hort.net Seasonal photo, (c) 2006 Christopher P. Lindsey, All Rights Reserved: do not copy
articles | gallery of plants | blog | tech blog | plant profiles | patents | mailing lists | top stories | links | shorturl service | tom clothier's archive0
Gallery of Plants
Tech Blog
Plant Profiles
Mailing Lists
    Search ALL lists
    Search help
    Subscription info
Top Stories
sHORTurl service
Tom Clothier's Archive
 Top Stories
New Trillium species discovered

Disease could hit Britain's trees hard

Ten of the best snowdrop cultivars

Plant protein database helps identify plant gene functions

Dendroclimatologists record history through trees

Potato beetle could be thwarted through gene manipulation

Hawaii expands coffee farm quarantine

Study explains flower petal loss

RSS story archive

Re: TB looking for a name

Twist of Fate is a mediocre plant.  It is a high-contrast neglecta with great
blue-black falls.

John Reeds
  ----- Original Message -----
  From: DFerguson@cabq.gov
  To: iris@hort.net
  Sent: Saturday, June 05, 2004 4:01 PM
  Subject: Re: [iris] TB looking for a name

  Hi Betty,

  I'll check into 'Black Out'.

  It has been a challenge to find a really good "blue-black", but I never
  really tried very hard.  Now having seen that beautiful thing at the Iris
  Show, I'm on a quest.

  From the photos I find on line and in catalogs you would think that there
  are many of these "blue blacks", and maybe there are, but I've learned not
  to trust these photos as always being accurate, since none of the ones I've
  ordered are blue.

  For instance, I've seen lots of photos of 'Superstition', which seems to be
  one of the more popular "blacks", and the photos range from nearly red to
  nearly true blue, and everything in between, one that was tampered to
  remove all color, and even one that looks dark brown.  The only constant is
  that they always show 'Superstition' being very dark, nearly black.  To me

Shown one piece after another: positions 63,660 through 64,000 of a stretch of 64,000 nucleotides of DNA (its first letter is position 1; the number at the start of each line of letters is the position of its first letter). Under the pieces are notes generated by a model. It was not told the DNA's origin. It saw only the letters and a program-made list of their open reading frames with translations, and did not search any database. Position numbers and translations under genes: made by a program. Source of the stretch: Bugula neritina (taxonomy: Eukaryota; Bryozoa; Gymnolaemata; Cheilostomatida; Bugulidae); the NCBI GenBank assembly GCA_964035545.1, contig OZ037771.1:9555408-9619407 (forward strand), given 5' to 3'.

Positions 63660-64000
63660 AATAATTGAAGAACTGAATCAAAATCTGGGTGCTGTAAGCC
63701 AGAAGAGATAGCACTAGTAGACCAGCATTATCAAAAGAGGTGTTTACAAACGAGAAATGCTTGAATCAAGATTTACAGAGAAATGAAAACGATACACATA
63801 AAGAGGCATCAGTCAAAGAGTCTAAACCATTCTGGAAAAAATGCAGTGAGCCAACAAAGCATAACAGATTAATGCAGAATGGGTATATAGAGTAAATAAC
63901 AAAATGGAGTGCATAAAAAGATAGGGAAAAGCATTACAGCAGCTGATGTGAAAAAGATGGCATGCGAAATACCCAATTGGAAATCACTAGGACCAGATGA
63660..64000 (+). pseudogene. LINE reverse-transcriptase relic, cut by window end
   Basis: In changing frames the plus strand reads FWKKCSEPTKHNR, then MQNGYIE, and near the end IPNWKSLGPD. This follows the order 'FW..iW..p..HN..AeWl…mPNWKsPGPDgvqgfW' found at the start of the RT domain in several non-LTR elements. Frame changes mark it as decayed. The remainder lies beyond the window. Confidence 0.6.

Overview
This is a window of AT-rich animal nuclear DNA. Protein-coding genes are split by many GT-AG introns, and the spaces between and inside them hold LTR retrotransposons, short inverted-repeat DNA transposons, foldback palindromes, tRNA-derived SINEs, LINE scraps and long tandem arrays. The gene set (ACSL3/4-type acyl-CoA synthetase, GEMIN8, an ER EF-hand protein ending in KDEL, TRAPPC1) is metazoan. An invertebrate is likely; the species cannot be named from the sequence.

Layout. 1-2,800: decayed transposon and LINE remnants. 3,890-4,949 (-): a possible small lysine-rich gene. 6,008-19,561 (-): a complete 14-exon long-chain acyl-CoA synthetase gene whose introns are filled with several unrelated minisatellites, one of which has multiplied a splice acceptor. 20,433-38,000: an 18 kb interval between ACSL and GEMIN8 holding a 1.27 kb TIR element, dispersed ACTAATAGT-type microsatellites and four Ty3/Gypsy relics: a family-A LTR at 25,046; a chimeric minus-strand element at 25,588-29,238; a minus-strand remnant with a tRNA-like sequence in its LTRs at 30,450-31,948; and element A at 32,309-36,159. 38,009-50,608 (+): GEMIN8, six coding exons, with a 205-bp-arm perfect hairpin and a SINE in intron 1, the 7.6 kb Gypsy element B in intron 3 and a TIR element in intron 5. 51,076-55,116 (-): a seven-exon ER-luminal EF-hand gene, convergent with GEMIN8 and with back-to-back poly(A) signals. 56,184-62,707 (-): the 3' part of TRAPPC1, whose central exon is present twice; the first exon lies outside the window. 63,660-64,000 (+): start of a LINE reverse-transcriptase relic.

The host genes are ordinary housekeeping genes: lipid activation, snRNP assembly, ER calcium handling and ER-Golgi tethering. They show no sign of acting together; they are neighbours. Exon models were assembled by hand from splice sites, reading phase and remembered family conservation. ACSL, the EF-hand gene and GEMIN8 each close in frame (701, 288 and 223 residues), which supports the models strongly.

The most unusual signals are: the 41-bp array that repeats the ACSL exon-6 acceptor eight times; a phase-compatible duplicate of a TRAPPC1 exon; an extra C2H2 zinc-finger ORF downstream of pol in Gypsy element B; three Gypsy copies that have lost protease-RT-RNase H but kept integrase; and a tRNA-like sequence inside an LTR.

the living flower is indeed a very dark, but it is clearly purple, and
  there is a distinct element of red to the purple.

  Superstition is a good example.  I ordered 'Superstition' the first time
  because I saw a beautiful blue-black Iris in flower at a local broker
  nursery.  Those plants had been special ordered for a commercial
  landscaper, and the nursery wouldn't sell me any.  The plants at the
  nursery had beautiful rich deep blue beards and were labelled
  'Superstition'.  It turns out they were mislabelled.  'Superstition' is
  nice too, but I'm getting enough of the more purple type "blacks" now, and
  I'm starting to ignore which is which and throw a lot of them away (many
  don't grow so well anyway).  Besides, blue is my favorite color, not
  purple.  Plus, I have few Iris that are truly blue.

  Betty you asked the following.

  "Or do you mean really blue with a blue beard?"

  What I am asking after would technically be really blue, but so dark as to
  appear nearly black.  The blue beard would be an important bonus.  I like
  blue, and would probably go for most any Iris from pale sky blue through
  rich pure blue to deep black-blue.  I have a few light and medium blues
  that are very nice (don't know the names of most), and that have very
  little purple to them.  The really deep dark blues I have none of though.
  The one I saw at the Iris show was very nearly black, but it had a sheen
  that glowed rich blue when the light hit it just right.  The beard was dark
  blue, but not nearly so dark as the tepals.  It was interesting to me that
  nobody else seemed to pay attention to it or even really take notice.
  Perhaps it wasn't quite modern enough (falls didn't flare out), or the
  flower was too small (Superstition is larger, but not by a lot)?  The
  little stripy MTB's got more attention.  Maybe it was just the fact that it
  was relegated to no-man's land with no name?


  To sign-off this list, send email to majordomo@hort.net with the
  message text UNSUBSCRIBE IRIS

To sign-off this list, send email to majordomo@hort.net with the

Other Mailing lists | Author Index | Date Index | Subject Index | Thread Index

 © 1995-2017 Mallorn Computing, Inc.All Rights Reserved.
Our Privacy Statement